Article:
Myanmar Junta Orders Judges to Ignore Correspondence From International Courts

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Myanmar Junta Orders Judges to Ignore Correspondence From International Courts

A leaked memo offers some insight into how the military administration views the advancing criminal cases against its top leaders.

Myanmar Junta Orders Judges to Ignore Correspondence From International Courts

The flag and the main building of the International Criminal Court (ICC) in The Hague, Netherlands.

Credit: Depositphotos

Yesterday, a report emerged that Myanmar’s military junta has ordered its judicial system to refuse any notifications issued by international courts seeking to prosecute senior members of the coup government. The news was broken by the local media outlet Myanmar Now yesterday, citing a leaked memo penned by Tun Tun Oo, a former general who has been appointed the junta’s chief justice.

According to Myanmar Now, the order, issued earlier this week, instructs staff to ignore any warrant or summons sent by the International Criminal Court (ICC), which in 2019 opened a case against regime leaders for genocide in connection with the army’s treatment of the Muslim Rohingya minority. It also told officials not to accept any communications from the Argentinian Federal Court, which last month ruled that it could investigate allegations of war crimes committed by the Myanmar military against the country’s Rohingya minority, following a request from the United Kingdom-based Burmese Rohingya Organisation.

Since the February coup, human rights activists and legal advocates have been busily gathering evidence of war crimes and other atrocities committed by the military junta, in the hope that they might provide evidence for future trials. According to the Assistance Association for Political Prisoners, the junta has killed at least 1,382 people since the coup, and is employing increasingly savage tactics in a bid to quash the broad-based and rising armed opposition to the coup.

Earlier this month, the Myanmar Accountability Project (MAP) announced that it had  submitted evidence to ICC, accusing coup leader Senior Gen. Min Aung Hlaing, of committing crimes against humanity by ordering the “widespread and systematic use of torture.” According to the MAP’s Director Chris Gunness, “The prospects of a conviction are good and we believe that grounds for issuing an arrest warrant against Min Aung Hlaing are overwhelming.”

The coup has also added impetus to long-standing efforts to bring the military top brass to justice for a range of violent atrocities committed across the decades. According to the advocacy group Fortify Rights, the Myanmar armed forces have “forcibly displaced millions of ethnic civilians, razed thousands of ethnic villages, and raped, tortured, killed, and imprisoned untold numbers of people, young and old.” It is also responsible “for committing genocide and crimes against humanity” against Rohingya Muslims in western Myanmar during a series of brutal “clearance operations” in 2016 and 2017.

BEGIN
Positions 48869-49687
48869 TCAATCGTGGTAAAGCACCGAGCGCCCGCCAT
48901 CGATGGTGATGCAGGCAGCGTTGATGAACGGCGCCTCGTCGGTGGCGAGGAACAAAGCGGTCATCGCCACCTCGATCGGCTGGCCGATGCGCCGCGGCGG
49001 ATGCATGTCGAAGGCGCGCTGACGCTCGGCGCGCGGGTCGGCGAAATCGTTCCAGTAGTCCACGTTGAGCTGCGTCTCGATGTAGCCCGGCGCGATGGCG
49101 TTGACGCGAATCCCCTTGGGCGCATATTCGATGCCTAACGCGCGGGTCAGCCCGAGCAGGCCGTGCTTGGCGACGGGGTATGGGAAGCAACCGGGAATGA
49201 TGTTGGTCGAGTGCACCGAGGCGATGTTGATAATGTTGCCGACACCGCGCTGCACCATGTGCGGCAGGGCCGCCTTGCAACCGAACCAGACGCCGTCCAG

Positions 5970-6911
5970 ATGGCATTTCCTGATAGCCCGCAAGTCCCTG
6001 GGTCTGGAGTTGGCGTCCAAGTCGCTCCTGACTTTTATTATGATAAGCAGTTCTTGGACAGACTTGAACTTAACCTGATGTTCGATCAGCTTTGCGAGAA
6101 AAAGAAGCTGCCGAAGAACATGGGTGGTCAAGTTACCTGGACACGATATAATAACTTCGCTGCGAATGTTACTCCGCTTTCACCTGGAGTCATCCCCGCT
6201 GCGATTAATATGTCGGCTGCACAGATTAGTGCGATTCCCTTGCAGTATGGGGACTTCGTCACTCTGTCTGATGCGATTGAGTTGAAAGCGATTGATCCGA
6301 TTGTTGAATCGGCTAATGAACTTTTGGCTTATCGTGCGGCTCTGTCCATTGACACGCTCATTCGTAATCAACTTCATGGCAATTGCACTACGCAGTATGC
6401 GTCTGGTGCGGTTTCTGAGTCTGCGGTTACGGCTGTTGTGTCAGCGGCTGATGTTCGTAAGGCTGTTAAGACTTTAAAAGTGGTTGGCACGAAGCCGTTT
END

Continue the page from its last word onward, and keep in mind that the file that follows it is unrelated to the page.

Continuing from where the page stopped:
Such efforts have received the backing of the country’s opposition National Unity Government (NUG), which brings together ousted members of the National League for Democracy (NLD) administration with ethnic minority and civil society representatives. In August, the NUG announced that it had lodged a declaration with the ICC accepting the court’s jurisdiction with respect to all international crimes in Myanmar since 2002. (This came despite the NLD administration’s previous rejection of the ICC’s decision to investigate genocide charges against Myanmar’s military and civilian leaders.)

Previously, since Myanmar was not a party to the agreement, the ICC was restricted to investigating crimes against the Rohingya carried out on the territory of Bangladesh, which is a state party to the Rome Statue that established the court.

In shining a light on the military regime’s internal communications regarding possible international prosecutions, the Myanmar Now report helps illuminate the junta’s views of such efforts, and possibly offers hints of senior leaders’ fear that they might end up on the stand.

But by revealing the junta’s unsurprising opposition to international prosecutions, it also raises a much-contested question that often lurks behind such efforts: whether the threat of prosecutions, either at the ICC or in another international venue, are more or less likely to force repressive leaders or governments to turn away from their chosen path.

While these advancing criminal cases open up the prospect of long-delayed justice for the Myanmar military’s countless victims, it seems as like as not that the sense of siege produced by the ongoing proceedings will lead the military to redouble its efforts to prevail, whatever the human cost.